My name is Mark Goodfield. Welcome to The Blunt Bean Counter ™, a blog that shares my thoughts on income taxes, finance and the psychology of money. I am a Chartered Professional Accountant and a partner with a National Accounting Firm in Toronto. This blog is meant for everyone, but in particular for high net worth individuals and owners of private corporations. The views and opinions expressed in this blog are written solely in my personal capacity and cannot be attributed to the accounting firm with which I am affiliated. My posts are blunt, opinionated and even have a twist of humor/sarcasm. You've been warned.

Friday, July 8, 2011

Budgets and underestimated household expenses

On Tuesday, Roma Luciw quoted me on "Nine expenses you underestimate" in her article in the Globe & Mail. Today, I am posting the entire blog, including those nine expenses, as I think my discussion on creating a one-month budget is important. For anyone who is a "Where's Waldo" fan, see if you can spot the obvious edit the Globe and Mail made to the original nine household expense item descriptions.


I often get calls from clients and potential clients requesting a consultation to discuss their family spending and family budget. Once we set a time for the meeting, I request that prior to the meeting, they prepare a best estimate summary of their spending. Unfortunately, I know this request will most likely not be fulfilled because; (1) most people have no tracking system for their expenses, (2) many summaries are missing so much information that they are virtually useless, or (3) the appointment will never happen.

I find it truly amazing that so many people are so averse to budgeting and tracking their spending and they remain so even after a triggering event that causes the initial phone call to set up the appointment. Not only are people averse to budgeting and tracking, they are also a little lost when it comes to their current habits. When I have the chance to meet with both spouses, I like to ask them to estimate how much they think they spend a month. Typically, one spouse has an idea of how much they are spending while the other spouse is not even in the neighbourhood.

What really drives me around the bend is that with minimal effort, it is possible to make much better decisions. Even if you track your expenses for only one month, you will have a baseline for most of your spending because 75% or more of your expenses are likely recurring monthly expenses of the same or similar amounts. If you only track significant expenditures after that one month, you will have a fairly accurate budget for the full year.

Tracking expenses is not only necessary to ensure you have enough money to pay your bills, but it is also the starting point for savings (see my blog Where did my money go? for tips on tracking expenses). Once you know what you spend, you can budget to ensure you do not spend any additional funds and you can even cut some expenses.

In general I have found people severely underestimate the following expenses:

Weekly living expenses- While each spouse may only go to the ATM one time and thus have an idea how much they spend individually, often both spouses are going to the ATM and those weekly cash expenses are significantly higher than you think.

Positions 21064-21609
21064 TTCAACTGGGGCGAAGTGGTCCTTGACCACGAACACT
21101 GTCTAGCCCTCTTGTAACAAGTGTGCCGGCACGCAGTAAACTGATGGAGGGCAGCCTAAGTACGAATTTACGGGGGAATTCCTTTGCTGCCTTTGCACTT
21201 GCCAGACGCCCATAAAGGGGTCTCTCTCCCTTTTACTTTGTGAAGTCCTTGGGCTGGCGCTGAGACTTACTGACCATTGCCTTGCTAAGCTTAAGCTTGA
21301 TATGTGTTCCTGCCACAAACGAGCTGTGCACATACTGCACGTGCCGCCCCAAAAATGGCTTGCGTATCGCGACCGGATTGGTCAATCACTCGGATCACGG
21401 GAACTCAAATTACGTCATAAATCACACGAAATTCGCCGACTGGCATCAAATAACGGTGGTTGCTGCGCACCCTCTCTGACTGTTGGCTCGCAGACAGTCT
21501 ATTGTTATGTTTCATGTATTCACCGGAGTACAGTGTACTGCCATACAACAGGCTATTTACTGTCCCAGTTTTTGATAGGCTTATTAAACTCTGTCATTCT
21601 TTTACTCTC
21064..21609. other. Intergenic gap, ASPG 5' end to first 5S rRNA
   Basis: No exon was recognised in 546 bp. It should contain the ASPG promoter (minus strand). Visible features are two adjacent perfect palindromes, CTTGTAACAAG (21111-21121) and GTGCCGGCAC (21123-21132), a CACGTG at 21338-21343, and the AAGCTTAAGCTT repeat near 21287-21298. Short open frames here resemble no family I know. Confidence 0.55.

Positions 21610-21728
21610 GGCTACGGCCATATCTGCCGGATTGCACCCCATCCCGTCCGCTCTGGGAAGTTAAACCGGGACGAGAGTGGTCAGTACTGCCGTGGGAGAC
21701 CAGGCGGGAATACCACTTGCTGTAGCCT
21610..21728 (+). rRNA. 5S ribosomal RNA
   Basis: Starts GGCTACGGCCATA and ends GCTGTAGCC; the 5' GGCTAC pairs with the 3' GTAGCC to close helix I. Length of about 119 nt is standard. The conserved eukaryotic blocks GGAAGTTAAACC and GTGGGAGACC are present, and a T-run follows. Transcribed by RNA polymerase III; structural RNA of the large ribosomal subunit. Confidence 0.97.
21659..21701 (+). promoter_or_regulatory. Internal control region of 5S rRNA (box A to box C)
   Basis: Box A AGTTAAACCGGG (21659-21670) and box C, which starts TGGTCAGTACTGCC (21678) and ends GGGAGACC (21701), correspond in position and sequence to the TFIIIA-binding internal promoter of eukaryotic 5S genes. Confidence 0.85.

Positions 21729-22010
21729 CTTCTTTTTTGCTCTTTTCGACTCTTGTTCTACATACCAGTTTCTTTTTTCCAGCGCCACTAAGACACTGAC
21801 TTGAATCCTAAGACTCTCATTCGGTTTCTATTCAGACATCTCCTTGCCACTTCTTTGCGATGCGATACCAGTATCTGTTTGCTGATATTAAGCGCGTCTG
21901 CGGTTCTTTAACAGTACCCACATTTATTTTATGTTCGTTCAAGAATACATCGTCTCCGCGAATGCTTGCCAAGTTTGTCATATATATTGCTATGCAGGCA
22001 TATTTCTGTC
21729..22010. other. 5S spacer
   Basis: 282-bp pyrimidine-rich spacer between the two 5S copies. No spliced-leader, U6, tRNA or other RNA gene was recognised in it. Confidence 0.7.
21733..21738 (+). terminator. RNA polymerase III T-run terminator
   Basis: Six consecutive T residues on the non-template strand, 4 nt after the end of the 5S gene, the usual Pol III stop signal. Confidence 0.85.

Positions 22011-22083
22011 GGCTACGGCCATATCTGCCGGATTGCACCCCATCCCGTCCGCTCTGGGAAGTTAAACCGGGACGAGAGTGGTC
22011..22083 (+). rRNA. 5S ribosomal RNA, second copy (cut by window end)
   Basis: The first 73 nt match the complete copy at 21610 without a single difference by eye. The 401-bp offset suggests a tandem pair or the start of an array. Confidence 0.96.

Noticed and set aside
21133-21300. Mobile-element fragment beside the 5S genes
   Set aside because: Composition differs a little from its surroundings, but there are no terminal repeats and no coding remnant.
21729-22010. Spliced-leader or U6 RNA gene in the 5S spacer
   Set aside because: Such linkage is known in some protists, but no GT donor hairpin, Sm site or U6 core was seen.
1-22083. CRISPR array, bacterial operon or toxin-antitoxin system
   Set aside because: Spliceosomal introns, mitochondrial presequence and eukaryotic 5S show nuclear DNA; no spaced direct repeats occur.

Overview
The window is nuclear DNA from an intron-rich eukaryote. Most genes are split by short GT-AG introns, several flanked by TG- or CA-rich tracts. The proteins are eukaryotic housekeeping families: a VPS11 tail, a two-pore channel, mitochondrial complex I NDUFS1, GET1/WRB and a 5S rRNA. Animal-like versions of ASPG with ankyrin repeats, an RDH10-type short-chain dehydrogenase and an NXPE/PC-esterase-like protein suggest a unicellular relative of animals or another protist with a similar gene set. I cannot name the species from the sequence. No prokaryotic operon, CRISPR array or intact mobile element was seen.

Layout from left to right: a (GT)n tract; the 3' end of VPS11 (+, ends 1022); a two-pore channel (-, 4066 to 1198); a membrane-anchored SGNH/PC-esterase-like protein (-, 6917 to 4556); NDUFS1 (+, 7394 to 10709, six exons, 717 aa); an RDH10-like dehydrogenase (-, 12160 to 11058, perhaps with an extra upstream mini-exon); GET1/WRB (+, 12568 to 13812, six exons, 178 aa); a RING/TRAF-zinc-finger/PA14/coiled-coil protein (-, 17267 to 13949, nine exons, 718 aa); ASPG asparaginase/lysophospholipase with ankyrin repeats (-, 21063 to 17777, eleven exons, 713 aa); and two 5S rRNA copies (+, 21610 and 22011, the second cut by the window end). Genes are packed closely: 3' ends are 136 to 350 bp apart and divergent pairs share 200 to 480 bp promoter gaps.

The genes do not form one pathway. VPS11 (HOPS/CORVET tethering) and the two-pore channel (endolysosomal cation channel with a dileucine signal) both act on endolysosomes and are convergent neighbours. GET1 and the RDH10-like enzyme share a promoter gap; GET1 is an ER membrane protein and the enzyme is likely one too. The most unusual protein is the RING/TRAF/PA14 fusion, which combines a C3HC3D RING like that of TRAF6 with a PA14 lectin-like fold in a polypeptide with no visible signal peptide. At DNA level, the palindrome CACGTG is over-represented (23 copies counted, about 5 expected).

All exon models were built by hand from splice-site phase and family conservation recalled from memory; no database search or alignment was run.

Gifts- Most people have an idea of how much they spend for Christmas gifts as the holiday season is a condensed period of time, however, how many birthday gifts, anniversary gifts, graduation gifts, etc. do you give throughout the year? This is especially relevant for those with large families.

Charitable donations-Many people do not track their donations throughout the year. This can be problematic, especially for people who wish to give a certain percentage of their income in a particular year.

Automobile expenses- Many people fail to consider some of their car expenses. This expense quickly escalates when you include your lease, or loan principal and interest, repairs and maintenance, parking, insurance, tolls, etc.

Sin costs- The cost of beer, wine, cigarettes, funny cigarettes, is never correctly accounted for and often severely underestimated.

Kid’s programs- Today’s child is enrolled in multiple programs. In my opinion many are “over programmed,” however, notwithstanding my opinion, these programs are very expensive and add up quickly.

Cottage- Cottage costs are problematic on two accounts. Not only do you need to track the property taxes, mortgage, interest payments, repairs, maintenance, insurance and utilities, but you also often have a massive entertainment expense that even the most detailed person would be hard pressed to track.

Restaurant- For some people, these costs are not substantial, but for many double income families, these costs are substantial.

Women’s beauty costs- Often way understated, but guys, I would not even go there.

As discussed above, tracking costs is important for both budgeting and increasing your monthly savings. I strongly suggest that if you are not willing to buy an accounting program such as Quicken, you try my one month experiment and then just track your large one time expenses. It will be an eye opening experience.

The blogs posted on The Blunt Bean Counter provide information of a general nature. These posts should not be considered specific advice; as each reader's personal financial situation is unique and fact specific. Please contact a professional advisor prior to implementing or acting upon any of the information contained in one of the blogs.

1 comment:

  1. Most people don't include alcoholic beverages and cigarettes in their budget. I think it's a good idea to include them so you may know what to limit.

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